If the user has a desktop/laptop computer and a mobile device, both devices may synchronize with a server or backend device. The desktop/laptop and mobile device each synchronize separately with the server. Other methods of synchronization may also be provided. For example, a desktop redirector found in the desktop/laptop may be used to redirect email data records to the mobile device or synchronize PIM. For example, an email message is received at the desktop redirector and stored in the desktop/laptop computer. The redirector then sends the email message to the mobile device. Thus, the mobile device and desktop/laptop computers are synchronized.

There may be cases where the mobile device and desktop/laptop computer may not be able to connect to synchronize with the server or desktop redirector. For example, if the mobile device is taken to an area where wireless coverage is not available, then the mobile device cannot be synchronized using the server and/or the desktop redirector. This is because the server and desktop redirector depend on the mobile device to have an active connection to the wireless network through which the email messages are sent. Thus, the devices may lose synchronization.

Also, there may be cases where one of the laptop or the desktop may be more recently connected to the server than the other and there is interest to update the other with the latest information. Also, information may be changed on one of the laptop or desktop and it is desirable that these changes are reflected in the other device. However, it may not always be convenient to connect back to the server, and thus the changes may not be immediately synchronized.

BRIEF SUMMARY OF THE INVENTION

Embodiments of the present invention generally relate to synchronizing three or more devices using three or more paths.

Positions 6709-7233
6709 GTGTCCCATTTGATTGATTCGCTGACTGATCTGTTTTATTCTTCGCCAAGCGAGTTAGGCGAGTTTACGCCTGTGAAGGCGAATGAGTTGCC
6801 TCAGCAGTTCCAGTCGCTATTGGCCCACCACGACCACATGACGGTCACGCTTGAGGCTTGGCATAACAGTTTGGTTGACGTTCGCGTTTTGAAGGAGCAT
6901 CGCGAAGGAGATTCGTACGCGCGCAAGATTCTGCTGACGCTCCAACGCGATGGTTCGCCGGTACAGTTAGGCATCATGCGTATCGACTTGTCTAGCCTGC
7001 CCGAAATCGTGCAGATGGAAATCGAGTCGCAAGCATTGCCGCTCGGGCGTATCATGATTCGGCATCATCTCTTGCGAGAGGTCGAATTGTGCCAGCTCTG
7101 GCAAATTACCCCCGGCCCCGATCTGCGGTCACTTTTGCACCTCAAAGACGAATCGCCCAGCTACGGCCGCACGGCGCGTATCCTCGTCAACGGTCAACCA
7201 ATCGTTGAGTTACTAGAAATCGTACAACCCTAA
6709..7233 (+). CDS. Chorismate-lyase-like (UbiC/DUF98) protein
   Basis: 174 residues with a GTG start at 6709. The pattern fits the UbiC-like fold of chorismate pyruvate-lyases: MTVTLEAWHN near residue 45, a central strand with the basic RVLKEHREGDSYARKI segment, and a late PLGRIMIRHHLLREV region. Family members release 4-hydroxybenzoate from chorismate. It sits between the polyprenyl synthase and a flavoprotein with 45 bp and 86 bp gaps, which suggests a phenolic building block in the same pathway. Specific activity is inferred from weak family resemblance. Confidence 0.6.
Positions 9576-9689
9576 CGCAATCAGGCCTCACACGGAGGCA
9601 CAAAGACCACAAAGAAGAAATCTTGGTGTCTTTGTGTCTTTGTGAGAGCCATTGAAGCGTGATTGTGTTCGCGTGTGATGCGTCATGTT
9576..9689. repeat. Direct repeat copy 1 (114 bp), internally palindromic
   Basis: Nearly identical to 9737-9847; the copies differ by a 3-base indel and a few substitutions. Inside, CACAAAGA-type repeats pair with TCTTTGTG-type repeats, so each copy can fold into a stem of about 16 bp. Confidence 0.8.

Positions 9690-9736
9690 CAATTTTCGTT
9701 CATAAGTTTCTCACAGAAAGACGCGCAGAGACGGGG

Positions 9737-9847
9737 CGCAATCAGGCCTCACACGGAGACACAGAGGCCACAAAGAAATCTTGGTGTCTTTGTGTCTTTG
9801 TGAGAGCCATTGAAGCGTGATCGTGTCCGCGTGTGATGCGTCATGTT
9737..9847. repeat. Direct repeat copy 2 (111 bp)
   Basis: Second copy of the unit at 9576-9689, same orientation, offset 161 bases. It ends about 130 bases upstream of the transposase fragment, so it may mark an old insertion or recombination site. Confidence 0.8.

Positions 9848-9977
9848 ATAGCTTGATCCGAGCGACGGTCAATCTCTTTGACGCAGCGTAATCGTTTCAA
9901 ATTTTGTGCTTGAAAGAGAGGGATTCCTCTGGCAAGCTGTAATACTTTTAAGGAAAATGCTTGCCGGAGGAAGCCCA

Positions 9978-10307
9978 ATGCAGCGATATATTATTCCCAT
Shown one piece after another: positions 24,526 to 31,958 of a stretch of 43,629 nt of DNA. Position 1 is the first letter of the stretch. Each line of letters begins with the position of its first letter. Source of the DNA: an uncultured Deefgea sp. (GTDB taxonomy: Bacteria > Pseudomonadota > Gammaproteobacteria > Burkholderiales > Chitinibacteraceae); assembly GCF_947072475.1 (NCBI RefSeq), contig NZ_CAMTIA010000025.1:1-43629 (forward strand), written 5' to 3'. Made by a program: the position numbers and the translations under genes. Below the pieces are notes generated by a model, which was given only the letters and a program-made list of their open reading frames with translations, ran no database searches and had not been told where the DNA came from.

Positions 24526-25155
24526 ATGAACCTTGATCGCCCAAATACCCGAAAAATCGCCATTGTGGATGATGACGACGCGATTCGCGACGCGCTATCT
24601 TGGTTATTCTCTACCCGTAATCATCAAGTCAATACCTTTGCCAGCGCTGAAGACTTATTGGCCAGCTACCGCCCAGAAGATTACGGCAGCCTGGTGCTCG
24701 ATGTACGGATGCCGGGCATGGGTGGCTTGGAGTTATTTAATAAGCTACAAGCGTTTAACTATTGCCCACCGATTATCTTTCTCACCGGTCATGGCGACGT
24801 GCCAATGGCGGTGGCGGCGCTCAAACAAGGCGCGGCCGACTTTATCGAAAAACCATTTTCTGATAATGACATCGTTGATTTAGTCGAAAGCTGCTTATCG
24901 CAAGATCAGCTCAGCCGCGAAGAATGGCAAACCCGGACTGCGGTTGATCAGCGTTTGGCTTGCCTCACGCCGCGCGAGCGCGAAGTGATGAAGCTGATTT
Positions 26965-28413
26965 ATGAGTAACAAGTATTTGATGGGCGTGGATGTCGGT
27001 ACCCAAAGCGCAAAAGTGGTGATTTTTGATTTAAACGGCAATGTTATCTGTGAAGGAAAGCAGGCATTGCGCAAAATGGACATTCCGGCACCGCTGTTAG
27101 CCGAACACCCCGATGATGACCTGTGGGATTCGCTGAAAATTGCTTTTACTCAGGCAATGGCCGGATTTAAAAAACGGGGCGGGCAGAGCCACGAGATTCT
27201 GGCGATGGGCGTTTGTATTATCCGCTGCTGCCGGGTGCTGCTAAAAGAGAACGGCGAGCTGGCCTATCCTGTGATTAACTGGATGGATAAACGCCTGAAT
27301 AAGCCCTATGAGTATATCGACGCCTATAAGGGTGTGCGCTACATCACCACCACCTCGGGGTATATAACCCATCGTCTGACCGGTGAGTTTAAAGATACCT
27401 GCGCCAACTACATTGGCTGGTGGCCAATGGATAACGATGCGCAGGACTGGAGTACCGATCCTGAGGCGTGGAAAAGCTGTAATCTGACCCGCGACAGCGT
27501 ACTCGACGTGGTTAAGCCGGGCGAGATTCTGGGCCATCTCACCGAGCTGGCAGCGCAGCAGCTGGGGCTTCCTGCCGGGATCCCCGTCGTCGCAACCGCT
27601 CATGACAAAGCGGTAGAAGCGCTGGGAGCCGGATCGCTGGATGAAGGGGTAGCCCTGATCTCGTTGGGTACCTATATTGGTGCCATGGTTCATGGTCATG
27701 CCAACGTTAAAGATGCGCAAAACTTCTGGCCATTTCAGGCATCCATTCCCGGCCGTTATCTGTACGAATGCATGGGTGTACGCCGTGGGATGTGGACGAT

In one embodiment, a server is used to send messages to clients. In one embodiment, a client #1 may synchronize with the server using a first path and a first protocol. The client #2 may synchronize with the server using a second path and a second protocol. Client #1 and client #2 are configured to store data records received from the server.

In addition to synchronizing with the server, client #1 and client #2 may synchronize data records with each other using a third path and a third protocol. When synchronizing through different paths and/or protocols, data record identifiers may be generated differently. Thus, devices may not be able to synchronize data records if the data records are identified differently by client #1, client #2, and/or the server. Embodiments of the present invention use a universal identity to allow for synchronization through three paths and protocols.

If client #1 separately synchronizes with the server and client #2 separately synchronizes with the server, embodiments of the present invention provide a universal identity for a data record to be generated for the same data record synchronized with client #1 and the server or with client #2 and the server. Thus, client #1 and client #2 may synchronize data record through the third path and third protocol using the universal identity for data records. If the data record identifiers were different, clients #1 and #2 may not be able to determine which data records are the same.